Children will no longer be able to purchase candy-flavored "little cigars" and several other tobacco products, under a new state law scheduled to take effect this Sunday.
The law expands the state's definition of tobacco and tobacco products to include new nicotine-laced products that many say are being deliberately marketed to children.
Under the revised definition, stores that carry items like Camel Orbs, a dissolvable tablet designed to resemble a breath mint, will have to keep the products behind the checkout counter and won't be able to sell them to minors.
"I think the intent of the law had been for a long time just to keep tobacco out of the hands of kids, for really good reasons, and the law just wasn't robust enough to deal with this next iteration of products that the tobacco companies were coming up with," said DFL state Sen. Scott Dibble, one of the primary authors of the new Tobacco Modernization and Compliance Act.
Most of the nicotine-laced items will also be subject to state tobacco taxes, with the exception of "little cigars" -- candy-flavored products that looks like cigarettes, but have tobacco in the rolling paper.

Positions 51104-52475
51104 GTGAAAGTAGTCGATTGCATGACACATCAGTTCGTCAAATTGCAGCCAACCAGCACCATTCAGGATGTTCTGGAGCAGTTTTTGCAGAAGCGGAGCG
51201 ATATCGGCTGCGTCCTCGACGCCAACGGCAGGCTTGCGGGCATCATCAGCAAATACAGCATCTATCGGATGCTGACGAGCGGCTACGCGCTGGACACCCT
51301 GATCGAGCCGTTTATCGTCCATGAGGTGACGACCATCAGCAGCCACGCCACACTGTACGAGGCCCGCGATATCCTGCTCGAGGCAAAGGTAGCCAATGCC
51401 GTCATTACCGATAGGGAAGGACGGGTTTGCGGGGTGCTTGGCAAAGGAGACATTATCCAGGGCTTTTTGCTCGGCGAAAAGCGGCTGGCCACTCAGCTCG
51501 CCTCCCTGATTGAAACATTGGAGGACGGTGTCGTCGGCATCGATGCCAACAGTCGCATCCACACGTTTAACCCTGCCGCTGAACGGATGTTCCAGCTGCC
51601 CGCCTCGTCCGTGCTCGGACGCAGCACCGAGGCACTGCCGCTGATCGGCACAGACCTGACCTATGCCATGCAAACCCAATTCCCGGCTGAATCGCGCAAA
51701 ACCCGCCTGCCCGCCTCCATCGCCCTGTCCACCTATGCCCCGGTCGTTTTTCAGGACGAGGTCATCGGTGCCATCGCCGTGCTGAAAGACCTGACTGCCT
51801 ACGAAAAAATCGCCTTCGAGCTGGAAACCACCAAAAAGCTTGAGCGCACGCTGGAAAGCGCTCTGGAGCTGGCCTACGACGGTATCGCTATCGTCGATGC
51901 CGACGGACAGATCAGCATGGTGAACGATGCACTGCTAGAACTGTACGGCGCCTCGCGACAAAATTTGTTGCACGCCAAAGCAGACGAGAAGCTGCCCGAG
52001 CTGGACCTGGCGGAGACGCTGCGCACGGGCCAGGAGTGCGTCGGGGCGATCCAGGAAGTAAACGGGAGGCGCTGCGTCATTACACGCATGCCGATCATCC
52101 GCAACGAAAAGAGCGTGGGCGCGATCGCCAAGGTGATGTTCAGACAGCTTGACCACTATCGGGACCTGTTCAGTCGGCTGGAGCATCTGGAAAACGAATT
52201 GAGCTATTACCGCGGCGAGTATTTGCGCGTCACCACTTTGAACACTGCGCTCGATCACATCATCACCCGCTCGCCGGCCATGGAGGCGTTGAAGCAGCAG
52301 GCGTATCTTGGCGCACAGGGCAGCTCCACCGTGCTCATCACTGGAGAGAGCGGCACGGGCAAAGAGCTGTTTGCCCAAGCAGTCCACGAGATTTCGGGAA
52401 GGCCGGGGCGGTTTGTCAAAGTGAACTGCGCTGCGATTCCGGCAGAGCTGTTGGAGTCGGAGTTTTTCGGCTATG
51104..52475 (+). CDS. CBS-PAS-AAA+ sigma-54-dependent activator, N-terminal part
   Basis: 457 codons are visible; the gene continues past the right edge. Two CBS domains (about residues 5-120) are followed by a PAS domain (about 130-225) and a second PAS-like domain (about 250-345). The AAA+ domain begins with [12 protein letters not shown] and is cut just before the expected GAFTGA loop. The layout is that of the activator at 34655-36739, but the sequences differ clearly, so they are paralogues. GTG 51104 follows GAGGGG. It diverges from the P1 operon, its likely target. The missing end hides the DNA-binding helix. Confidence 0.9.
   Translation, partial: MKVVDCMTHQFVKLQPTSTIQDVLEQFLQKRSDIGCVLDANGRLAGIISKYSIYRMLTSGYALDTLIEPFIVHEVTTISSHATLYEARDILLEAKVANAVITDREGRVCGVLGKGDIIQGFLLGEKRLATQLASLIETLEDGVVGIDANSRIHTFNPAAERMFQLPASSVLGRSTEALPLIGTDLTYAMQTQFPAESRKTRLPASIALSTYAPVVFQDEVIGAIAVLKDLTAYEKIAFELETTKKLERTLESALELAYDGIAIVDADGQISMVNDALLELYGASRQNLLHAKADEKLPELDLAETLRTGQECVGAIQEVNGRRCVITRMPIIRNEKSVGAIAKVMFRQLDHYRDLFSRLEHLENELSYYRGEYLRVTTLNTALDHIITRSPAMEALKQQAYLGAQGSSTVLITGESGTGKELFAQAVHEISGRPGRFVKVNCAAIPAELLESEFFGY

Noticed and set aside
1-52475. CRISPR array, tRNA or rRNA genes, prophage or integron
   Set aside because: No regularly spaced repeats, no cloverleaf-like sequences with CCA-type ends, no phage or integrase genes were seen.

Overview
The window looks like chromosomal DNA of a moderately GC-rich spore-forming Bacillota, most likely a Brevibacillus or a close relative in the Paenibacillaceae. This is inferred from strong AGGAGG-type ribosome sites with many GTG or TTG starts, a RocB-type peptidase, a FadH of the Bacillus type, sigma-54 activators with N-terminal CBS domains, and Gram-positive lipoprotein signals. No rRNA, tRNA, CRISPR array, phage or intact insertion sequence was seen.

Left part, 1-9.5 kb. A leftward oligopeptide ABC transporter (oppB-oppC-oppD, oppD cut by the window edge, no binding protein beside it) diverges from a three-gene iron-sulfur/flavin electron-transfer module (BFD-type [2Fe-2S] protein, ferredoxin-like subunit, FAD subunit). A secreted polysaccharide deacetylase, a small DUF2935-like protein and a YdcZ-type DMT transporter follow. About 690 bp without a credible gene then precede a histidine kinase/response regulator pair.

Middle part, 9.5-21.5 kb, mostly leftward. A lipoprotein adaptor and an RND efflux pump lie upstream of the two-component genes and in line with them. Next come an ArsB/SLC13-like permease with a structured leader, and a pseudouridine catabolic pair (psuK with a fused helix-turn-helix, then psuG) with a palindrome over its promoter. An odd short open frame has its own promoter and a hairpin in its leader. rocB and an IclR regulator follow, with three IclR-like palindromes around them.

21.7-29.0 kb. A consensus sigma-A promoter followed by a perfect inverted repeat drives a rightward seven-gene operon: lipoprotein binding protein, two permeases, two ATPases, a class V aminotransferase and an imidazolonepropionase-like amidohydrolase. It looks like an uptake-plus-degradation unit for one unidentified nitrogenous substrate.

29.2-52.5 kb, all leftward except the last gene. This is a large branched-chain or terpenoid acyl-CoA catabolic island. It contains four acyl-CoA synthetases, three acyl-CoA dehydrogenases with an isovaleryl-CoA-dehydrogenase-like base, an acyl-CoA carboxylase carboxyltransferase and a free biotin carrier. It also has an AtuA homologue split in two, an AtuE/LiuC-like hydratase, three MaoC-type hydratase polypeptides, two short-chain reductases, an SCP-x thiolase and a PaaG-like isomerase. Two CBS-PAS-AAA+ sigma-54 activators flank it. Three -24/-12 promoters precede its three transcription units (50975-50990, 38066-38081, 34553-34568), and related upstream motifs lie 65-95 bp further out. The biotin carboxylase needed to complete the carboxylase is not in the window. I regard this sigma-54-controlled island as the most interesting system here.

Dibble said that cigar companies successfully lobbied against subjecting "little cigars" to state tobacco taxes, but he said he hopes that the legislature will reconsider the issue next year.
"It was, interestingly, kind of the feel-good bill of the year," Dibble said. "Other than the cigar controversy, the tobacco companies didn't show up in opposition.
"I think they probably knew that they would lose the argument very, very quickly. It's indefensible to put little candy-type products that are tobacco out on the shelves."
Dibble said other states are considering similar legislation.